ing of all interested tax-payers in
the Court House at Graham for the
purpose of considering the building
of Federal Aid roads in Alamance
By order of the Board 6f County
B. M. ROGERS,
June 2. 1919. 2t
A colored preacher named
Samuel M. Anderson of Biddle
ville was struck by lightning and
killed Sunday afternoon in a col
ored cliurfeh near King's Mountain
while reading the Scriptures pre
paratory to preaching. A colored
girl wan slightly stunned and the
congregation was panic stricken.
Senator Sherman rode in tt gov
ernment airplane the other day.
lie was probably greatly disap
pointed because the blamed thing
didn't blow up or something.
Special Privilege Taxes!
I wish to call your attention to the fact that all Special Privi
lege Taxes, including Physicians, Dentists, Lawyers, Photog
raphers, Veterinary Surgeons, Osteopaths, Bottling, Firearms,
Selling Cigarettes, operating Soda Fountains, Hotels, Livery
Stables, Autos for Hire, Undertakers, etc., are *due and payable
during the month of June, and unless paid during the month of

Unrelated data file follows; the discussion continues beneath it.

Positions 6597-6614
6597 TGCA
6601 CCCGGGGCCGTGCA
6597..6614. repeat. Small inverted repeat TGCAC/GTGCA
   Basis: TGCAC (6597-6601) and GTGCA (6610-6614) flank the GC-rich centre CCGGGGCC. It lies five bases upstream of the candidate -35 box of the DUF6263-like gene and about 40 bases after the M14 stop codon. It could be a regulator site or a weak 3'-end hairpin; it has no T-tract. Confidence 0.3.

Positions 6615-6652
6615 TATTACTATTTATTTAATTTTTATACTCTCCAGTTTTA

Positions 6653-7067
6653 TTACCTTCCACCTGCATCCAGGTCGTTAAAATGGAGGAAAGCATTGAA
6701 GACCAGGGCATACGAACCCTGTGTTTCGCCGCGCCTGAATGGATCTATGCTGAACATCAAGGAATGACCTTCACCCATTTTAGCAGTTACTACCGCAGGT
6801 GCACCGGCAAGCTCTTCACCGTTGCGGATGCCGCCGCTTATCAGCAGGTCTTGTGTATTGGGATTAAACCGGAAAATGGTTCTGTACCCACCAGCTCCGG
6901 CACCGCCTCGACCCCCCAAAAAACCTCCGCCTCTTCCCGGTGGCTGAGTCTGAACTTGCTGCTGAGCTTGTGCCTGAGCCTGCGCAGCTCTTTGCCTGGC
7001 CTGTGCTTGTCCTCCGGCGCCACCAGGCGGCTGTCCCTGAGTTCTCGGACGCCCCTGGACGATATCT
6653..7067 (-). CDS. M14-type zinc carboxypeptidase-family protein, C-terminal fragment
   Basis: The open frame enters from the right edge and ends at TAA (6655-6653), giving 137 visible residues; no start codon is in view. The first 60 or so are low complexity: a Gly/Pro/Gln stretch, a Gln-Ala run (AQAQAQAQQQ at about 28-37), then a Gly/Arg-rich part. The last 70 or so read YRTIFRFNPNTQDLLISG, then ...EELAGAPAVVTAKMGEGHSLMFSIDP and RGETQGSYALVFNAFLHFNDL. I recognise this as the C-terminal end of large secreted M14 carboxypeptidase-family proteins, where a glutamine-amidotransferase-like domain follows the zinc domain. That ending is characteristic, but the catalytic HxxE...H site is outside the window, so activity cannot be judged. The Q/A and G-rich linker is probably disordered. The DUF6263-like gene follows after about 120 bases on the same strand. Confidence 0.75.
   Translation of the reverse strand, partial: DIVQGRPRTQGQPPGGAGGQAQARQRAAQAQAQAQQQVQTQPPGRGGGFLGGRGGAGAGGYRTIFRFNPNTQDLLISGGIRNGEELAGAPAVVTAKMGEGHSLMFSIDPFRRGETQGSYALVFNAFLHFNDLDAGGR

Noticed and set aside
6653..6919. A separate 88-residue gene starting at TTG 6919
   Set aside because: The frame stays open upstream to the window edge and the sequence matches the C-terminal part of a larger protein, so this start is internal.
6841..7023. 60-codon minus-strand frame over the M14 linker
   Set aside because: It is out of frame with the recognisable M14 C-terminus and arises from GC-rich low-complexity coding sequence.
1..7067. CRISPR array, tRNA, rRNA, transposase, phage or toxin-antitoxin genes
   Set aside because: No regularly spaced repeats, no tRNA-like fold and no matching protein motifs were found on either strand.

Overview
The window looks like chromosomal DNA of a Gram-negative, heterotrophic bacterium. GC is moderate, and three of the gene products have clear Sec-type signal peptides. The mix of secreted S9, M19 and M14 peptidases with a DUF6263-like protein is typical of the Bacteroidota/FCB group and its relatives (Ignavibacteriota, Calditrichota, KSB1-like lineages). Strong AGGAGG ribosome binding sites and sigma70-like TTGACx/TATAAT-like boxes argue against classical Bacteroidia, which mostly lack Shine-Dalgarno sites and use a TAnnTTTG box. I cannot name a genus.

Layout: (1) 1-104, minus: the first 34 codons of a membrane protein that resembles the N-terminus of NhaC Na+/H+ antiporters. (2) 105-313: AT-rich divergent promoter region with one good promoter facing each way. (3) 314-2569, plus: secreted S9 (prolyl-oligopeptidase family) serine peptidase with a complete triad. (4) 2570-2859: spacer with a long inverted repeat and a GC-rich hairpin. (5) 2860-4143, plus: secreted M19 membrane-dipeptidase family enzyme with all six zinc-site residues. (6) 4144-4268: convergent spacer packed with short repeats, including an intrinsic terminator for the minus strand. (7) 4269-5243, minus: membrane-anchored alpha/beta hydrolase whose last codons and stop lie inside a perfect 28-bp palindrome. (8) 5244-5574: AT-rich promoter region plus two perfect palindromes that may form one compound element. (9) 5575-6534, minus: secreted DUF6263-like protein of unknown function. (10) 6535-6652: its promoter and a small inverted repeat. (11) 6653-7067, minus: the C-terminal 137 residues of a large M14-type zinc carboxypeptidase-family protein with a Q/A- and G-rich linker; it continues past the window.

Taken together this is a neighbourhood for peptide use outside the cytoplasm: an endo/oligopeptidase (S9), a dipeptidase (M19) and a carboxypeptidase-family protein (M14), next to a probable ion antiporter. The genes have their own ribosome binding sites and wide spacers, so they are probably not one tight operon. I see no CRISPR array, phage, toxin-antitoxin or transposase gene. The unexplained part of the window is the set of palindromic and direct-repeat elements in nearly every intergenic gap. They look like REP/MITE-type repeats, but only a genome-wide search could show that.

June, there is automatically assessed a 20 percent, penalty, and
I cannot receive taxes after the first of July except the penalty
is added. Please avoid the penalty by paying promptly.
Taxes Now Due
I also wish to call your- attention to the new law with refer
ence to the collection of taxes.
Beginning in October a discount of 1 per cent, is allowed if
paid hy December 1. The face value is collected during De
ceml>er, and a penalty of 1 per cent, per month is added for each
There are many who have not yet paid their 191H taxes and
these should settle at once so that I may start with the new law
with all biick taxes paid.
C. D. STORY
SHERIFF ALAMANCE COUNTY.
.utauqvM and Reconstruction
t During "the war • Chautauqua
ranked high among thoae institu
tions whose part it was to maintain
the nation's morale. It furnished a
magnificent part of that b uyant,
never-give-in spirit of do-or-d iene*B,
that has made November 11th uu
Chautauqua gave to the country a
cheerful and patriotic program. Its
wholesome entertainments helped to
neutralize the horrcra of war. Its
stimulating discussions of the na
tion's most vital problems brought
intelligent and united action. Its
oontiioution to our nation in those 1